Corruption and death in Putin’s empire
Written By: Denis MacShane
Published: February 20, 2015 Last modified: February 18, 2015
Five thousand Ukrainians and invading Russian soldiers have died since President Putin reacted angrily to the fall of his puppet in Ukraine, Viktor Yanukovych, who was overthrown by his own people in February 2014.
Stalin said: “The death of one man is a tragedy. The death of thousands is a statistic.” Vladmir Putin is as immune to the sentimentality of one man’s death as he is to the thousands who have been killed in his war in Chechnya and now his aggression in Ukraine.
These two books in their different ways tell us about modern Russia.
Bill Browder’s grandfather, Earl Browder, was leader of the Communist Party in America in the 1930s and during the war. He fell foul of Stalin in 1945 and was sidelined and then fell foul of McCarthyism. The grandson, Bill, switched from communism to capitalism and made a fortune in Russia until President Putin decided he wanted total obeisance from Browder, by now a British citizen. He moved his operation to London and then found that Putin’s tax police had stolen $230 million of tax Browder had paid.
Browder’s Russian tax lawyer, Sergei Magnitsky, investigated and found out who had stolen the money. He was arrested and so badly treated in prison he died in agony after his final beating. Browder converted himself into a human rights champion and persuaded the United States Congress to adopt the Justice for Magnitsky Act, banning those linked with Magnitsky’s torture and death from entering the US or holding assets there. The House of Commons passed a similar resolution but David Cameron has refused to implement it as the Government and the Tory Party are so dependent on Russian oligarch money coming into London. Browder’s gripping page-turning narrative of his experience of Putinism and his search for justice for his friend Sergei Magnitsky is better than any thriller and takes us into the dark heart of the Putin system.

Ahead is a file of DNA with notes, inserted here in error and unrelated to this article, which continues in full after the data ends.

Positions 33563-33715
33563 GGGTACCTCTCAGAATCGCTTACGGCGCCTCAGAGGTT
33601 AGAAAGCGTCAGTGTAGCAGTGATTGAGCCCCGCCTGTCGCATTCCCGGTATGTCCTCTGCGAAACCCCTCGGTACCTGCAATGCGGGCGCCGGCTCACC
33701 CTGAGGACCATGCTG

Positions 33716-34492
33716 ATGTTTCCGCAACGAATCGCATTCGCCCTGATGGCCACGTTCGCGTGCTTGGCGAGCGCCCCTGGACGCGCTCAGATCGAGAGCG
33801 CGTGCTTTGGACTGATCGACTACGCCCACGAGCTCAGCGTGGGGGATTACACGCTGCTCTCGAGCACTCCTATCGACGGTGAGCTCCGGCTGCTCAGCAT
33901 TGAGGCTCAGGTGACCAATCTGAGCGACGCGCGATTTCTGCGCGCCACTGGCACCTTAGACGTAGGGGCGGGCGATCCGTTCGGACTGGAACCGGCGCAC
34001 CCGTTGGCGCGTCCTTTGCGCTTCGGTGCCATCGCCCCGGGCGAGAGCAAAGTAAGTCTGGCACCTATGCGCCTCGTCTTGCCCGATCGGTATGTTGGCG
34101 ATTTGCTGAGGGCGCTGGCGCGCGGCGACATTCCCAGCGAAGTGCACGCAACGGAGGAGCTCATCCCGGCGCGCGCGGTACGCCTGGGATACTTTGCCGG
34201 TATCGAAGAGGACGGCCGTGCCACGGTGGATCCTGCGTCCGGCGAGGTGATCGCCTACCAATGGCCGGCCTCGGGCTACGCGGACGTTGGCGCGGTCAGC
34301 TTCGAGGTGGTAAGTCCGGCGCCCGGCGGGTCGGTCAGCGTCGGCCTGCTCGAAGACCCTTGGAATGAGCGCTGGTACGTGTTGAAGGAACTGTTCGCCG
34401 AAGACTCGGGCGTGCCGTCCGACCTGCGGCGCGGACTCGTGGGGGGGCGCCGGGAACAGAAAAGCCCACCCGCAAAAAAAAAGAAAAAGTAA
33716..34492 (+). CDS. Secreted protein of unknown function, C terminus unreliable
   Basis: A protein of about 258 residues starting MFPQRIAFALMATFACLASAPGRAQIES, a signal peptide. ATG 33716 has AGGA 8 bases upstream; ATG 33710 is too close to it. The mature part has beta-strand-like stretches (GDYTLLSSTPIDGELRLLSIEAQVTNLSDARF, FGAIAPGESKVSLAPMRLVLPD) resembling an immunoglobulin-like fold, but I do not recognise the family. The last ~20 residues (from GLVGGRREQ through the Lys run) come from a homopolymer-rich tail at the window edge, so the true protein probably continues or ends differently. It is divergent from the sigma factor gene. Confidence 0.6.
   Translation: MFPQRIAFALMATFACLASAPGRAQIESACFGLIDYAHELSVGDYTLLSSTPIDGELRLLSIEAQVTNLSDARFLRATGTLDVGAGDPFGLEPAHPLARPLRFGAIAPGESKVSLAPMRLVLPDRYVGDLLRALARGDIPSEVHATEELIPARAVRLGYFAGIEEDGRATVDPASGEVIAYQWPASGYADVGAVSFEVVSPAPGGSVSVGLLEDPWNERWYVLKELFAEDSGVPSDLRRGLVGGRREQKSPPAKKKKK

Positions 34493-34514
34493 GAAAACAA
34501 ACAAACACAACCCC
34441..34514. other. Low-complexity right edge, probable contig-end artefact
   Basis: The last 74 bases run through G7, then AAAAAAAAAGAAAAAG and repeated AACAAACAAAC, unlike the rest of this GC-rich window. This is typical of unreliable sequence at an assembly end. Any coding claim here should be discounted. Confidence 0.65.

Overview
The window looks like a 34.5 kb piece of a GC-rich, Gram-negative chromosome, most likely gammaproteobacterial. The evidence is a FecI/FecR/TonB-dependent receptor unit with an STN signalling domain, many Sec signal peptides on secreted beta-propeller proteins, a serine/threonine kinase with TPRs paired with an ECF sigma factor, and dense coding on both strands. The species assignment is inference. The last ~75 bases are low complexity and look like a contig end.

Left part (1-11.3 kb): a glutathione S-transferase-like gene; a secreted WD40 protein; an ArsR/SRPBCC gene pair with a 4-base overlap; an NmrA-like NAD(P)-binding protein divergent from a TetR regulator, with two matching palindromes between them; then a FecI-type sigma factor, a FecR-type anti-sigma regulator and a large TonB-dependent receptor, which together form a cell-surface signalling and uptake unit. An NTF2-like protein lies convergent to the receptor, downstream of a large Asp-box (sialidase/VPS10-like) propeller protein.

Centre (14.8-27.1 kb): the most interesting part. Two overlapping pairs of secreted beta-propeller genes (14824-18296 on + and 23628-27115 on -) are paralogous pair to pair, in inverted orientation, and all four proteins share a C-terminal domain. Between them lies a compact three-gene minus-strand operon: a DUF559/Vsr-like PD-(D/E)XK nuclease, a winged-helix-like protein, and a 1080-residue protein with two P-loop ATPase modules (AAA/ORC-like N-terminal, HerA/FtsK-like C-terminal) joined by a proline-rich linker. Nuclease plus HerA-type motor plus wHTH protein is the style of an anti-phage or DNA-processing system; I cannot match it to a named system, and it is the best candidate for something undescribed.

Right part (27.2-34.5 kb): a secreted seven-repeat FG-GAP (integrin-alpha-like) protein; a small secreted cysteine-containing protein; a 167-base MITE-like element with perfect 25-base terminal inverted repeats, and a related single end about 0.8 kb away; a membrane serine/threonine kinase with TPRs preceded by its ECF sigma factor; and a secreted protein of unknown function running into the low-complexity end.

Kent University Professor Richard Sakwa is what the Germans call a Putinversteher – an understander of Putin. He provides the Russian side of the Ukraine story.
He describes the young people who stayed in Kiev’s Maidan Square to defy Putin’s puppet, the corrupt Ukraine president, Viktor Yanukovych, as “deeply undemocratic”. This slur might play well on Russia Today but is pretty insulting to men and women who aspire to the freedom and rule of law we take for granted.
Professor Sakwa cites the fanatically anti-European, right-wing Sunday Telegraph columnist, Christoper Booker, as an authoritative source. His book presents the Ukraine conflict largely from a Russian point of view though the facts are properly sourced and his arguments fairly presented. Sakwa and Browder tell two different stories of Putinism. It’s up to readers to judge who is closer to the truth.